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How To Host a Transmission Daemon part 2

Setting Up Transmission on a Raspberry Pi

Before you start, please read why I’m not using the Pi for Transmission: http://systemout.net/2014/07/09/how-to-host-a-transmission-daemon/

The setup: A Raspberry Pi with Raspbian, a NAS with a share for the downloads As you probably are well aware of the Pi OS is installed on a SD card. The Pi needs an OS and for that I used Raspbian. Normally I am a Windows user and there fore I used a tool called Win32 Disk Imager to prepare the SD card with Raspbian. It is easy to use and can be downloaded here: http://sourceforge.net/projects/win32diskimager/ You just give it the Raspbian IMG file that you can download (as a torrent, of course), from here: http://downloads.raspberrypi.org/raspbian_latest.torrent

Once this is done, insert the card in to Pi, boot the device and follow the on screen instructions to finish configuring Raspbian. There’s nothing special to notice about the configuration with regards to using it with Transmission.

Mounting the share

Because we want Transmission to download files to a network share, we need to mount this first. There are many ways to mount a share, but I used quite a lot of time to find the most conveinient for my setup, because I needed the share to be mounted on reboot, there where some issues regarding the permissions and also some troubles with the security. But after all of that were tried and tested, I ended up with the following commands in terminal/putty/whatever: (Open the fstab file, the place where mount points can be specified)

sudo nano /etc/fstab

(Insert line at buttom)

//<ip of NAS>/<name of share> /mnt/shares/downloads cifs username=<username on NAS>,password=<password on NAS>,sec=ntlm,uid=1000,gid=1000 0 0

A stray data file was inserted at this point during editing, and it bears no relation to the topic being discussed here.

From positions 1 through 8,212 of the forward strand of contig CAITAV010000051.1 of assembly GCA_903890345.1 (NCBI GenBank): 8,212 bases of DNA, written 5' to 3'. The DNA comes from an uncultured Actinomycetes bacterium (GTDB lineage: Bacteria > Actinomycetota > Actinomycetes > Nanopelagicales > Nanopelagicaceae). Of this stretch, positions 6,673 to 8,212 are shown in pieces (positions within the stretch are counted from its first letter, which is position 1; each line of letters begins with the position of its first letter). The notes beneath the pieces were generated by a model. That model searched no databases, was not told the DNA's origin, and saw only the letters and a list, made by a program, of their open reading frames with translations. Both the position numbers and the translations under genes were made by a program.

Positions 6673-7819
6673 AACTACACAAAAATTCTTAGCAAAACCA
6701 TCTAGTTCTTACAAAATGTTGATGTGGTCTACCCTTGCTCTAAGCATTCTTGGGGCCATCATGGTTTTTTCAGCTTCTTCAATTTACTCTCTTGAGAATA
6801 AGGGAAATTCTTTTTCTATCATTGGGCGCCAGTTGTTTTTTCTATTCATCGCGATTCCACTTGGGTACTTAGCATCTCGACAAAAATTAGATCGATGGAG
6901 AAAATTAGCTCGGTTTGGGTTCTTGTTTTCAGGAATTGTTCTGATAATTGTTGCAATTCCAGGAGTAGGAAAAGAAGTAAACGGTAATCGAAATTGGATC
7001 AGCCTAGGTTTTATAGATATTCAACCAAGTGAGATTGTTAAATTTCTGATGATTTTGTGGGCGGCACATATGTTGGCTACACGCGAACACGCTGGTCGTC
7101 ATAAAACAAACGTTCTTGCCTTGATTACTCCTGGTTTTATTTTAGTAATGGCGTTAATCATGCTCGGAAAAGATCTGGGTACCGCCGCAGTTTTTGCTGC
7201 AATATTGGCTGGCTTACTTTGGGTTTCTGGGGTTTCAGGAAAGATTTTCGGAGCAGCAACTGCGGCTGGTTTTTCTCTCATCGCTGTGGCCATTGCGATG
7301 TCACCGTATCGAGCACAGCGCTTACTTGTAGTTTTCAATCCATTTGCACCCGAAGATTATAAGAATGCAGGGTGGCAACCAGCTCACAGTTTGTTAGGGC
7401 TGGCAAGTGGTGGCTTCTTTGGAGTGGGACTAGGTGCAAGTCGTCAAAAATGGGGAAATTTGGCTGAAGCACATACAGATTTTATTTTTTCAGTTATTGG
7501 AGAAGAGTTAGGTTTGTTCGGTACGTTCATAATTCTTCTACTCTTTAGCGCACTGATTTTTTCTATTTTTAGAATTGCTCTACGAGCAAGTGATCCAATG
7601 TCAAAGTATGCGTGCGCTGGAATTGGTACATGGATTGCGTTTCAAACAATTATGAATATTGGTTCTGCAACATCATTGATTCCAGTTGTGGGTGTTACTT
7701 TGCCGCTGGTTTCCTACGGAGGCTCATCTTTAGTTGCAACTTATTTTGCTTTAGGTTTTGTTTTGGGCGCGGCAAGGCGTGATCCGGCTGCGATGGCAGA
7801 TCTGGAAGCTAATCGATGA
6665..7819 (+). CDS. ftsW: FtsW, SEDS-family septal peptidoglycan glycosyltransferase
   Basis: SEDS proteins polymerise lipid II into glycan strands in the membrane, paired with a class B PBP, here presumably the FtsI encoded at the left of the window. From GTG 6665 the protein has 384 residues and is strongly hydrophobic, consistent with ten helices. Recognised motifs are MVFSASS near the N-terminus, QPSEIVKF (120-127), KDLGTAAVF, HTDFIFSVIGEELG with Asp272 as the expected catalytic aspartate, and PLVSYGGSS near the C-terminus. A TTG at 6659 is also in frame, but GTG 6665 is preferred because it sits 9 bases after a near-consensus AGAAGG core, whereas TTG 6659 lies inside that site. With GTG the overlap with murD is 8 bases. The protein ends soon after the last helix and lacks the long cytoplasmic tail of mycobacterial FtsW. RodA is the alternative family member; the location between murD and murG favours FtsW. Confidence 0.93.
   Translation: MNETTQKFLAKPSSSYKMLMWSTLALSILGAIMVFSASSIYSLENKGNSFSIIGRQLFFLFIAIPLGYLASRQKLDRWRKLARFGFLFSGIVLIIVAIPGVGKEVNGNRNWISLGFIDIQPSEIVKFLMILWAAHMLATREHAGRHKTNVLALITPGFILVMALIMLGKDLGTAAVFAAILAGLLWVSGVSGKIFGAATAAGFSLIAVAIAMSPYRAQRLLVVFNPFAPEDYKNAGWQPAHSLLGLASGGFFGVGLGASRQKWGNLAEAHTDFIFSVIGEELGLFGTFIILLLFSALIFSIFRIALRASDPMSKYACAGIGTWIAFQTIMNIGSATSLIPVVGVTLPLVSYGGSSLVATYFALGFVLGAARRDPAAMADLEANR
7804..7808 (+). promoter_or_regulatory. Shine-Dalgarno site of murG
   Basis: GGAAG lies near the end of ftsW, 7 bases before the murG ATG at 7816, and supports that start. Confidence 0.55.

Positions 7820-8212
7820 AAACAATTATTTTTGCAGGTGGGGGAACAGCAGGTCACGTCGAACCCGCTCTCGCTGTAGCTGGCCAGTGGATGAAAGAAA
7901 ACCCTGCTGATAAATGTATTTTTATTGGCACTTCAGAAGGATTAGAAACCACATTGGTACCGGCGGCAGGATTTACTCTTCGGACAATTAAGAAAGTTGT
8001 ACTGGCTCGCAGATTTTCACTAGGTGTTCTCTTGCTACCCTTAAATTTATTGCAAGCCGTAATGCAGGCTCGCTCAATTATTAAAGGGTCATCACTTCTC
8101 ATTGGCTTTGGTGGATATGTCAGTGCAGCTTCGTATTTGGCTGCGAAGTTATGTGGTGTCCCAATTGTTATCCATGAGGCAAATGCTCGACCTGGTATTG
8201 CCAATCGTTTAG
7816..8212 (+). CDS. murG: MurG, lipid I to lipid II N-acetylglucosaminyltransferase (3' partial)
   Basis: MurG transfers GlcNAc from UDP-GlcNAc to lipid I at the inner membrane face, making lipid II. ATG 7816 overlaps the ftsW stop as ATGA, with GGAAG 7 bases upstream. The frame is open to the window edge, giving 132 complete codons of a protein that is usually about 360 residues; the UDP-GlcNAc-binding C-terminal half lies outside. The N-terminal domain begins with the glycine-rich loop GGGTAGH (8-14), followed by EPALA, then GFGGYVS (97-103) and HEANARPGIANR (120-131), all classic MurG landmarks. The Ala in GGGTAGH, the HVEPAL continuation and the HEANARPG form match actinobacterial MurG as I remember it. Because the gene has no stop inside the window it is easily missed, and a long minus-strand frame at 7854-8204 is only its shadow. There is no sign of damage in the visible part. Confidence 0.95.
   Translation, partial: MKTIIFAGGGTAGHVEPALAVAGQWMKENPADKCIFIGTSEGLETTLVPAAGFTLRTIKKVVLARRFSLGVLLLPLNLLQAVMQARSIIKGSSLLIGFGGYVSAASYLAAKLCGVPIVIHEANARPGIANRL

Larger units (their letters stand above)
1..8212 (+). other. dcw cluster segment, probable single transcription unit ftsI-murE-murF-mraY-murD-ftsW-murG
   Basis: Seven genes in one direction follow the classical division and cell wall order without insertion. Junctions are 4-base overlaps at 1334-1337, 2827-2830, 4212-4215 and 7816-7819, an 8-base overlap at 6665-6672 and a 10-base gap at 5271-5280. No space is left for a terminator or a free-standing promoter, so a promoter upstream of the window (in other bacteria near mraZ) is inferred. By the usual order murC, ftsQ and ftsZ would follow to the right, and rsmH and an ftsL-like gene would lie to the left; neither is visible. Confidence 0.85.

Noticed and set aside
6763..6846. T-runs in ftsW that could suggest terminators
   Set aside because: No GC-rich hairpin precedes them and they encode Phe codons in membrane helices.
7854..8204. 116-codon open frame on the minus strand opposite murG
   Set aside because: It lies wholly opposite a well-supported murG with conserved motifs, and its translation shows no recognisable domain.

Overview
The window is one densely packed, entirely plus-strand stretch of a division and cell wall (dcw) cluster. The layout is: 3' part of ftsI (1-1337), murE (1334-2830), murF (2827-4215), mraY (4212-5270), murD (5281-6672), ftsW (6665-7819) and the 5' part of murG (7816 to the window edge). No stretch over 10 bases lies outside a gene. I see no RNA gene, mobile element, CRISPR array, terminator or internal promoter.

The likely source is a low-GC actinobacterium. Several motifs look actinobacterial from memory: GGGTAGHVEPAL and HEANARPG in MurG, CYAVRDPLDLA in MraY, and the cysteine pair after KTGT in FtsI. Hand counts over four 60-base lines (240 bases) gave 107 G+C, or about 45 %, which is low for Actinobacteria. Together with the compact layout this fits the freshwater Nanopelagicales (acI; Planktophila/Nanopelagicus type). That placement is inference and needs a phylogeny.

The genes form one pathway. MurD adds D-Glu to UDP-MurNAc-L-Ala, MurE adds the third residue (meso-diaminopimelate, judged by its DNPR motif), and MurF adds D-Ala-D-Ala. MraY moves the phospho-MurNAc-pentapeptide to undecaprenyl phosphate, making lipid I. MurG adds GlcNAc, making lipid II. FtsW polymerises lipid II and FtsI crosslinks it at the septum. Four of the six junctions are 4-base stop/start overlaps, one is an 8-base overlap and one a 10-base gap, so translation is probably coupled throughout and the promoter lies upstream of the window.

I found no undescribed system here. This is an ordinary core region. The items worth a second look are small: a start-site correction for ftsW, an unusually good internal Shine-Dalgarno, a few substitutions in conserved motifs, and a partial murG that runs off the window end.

Press Ctrl+X Y Enter

Okay, to sum up: We inserted a line in the fstab file telling that we want to mount a share on / in location /mnt/shares/downloads. Further more we are using the cifs protocol and provide a username and password used to log on to the NAS. We need to define NTLM as the security we are using because of something with the cifs protocol (can’t remember were I read about it, but it works!). Last we are mounting with user 1000 (pi) as owners.

After that we save the fstab file by pressing Ctrl+X answering Y to save and Enter to overwrite. Now we need to create the mount folder:

sudo mkdir /mnt/shares/downloads

Installing Transmission

First some basics:

sudo apt-get update
sudo apt-get upgrade    

Then install Transmission:

sudo apt-get install transmission-daemon

Stop the Transmission Daemon, we need to do some configuration:

sudo service transmission-daemon stop 

Then modify the default transmission user, the daemon-transmission:

sudo usermod -a -G debian-transmission pi

And then let the user access the download folder:

chgrp debian-transmission /mnt/shares/downloads
chmod 770 /mnt/shares/downloads

Now we need to enable the Pi user (our user) to have ownership of Transmission files and add the Pi user to the debian-transmission group:

sudo adduser pi debian-transmission 
sudo nano /etc/init.d/transmission-daemon 
sudo chown pi -R /var/lib/transmission-daemon/info/ 
sudo chown pi -R /etc/transmission-daemon/settings.json 
sudo chown pi -R /mnt/shares/downloads

Now before we start the Transmission Daemon, we need to change its configuration, to allow remote access and set the username and password. This is done by modifying the settings.json and we do this in nano:

sudo nano /etc/transmission-daemon/settings.json

There are plenty of settings to play around with, but you probably want to change the following:

“incomplete-dir-enabled”: false,
“download-dir”: “/mnt/shares/downloads”,
“rpc-password”: “<yourpassword>”,
“rpc-username”: “<yourusername>”,
“rpc-whitelist-enabled”: false,

Only set the whitelist setting, if you want to connect from other clients then the Pi you are installing on. Save the file; Ctrl+X Y and Enter.

Now we can start Transmission:

sudo service transmission-daemon start
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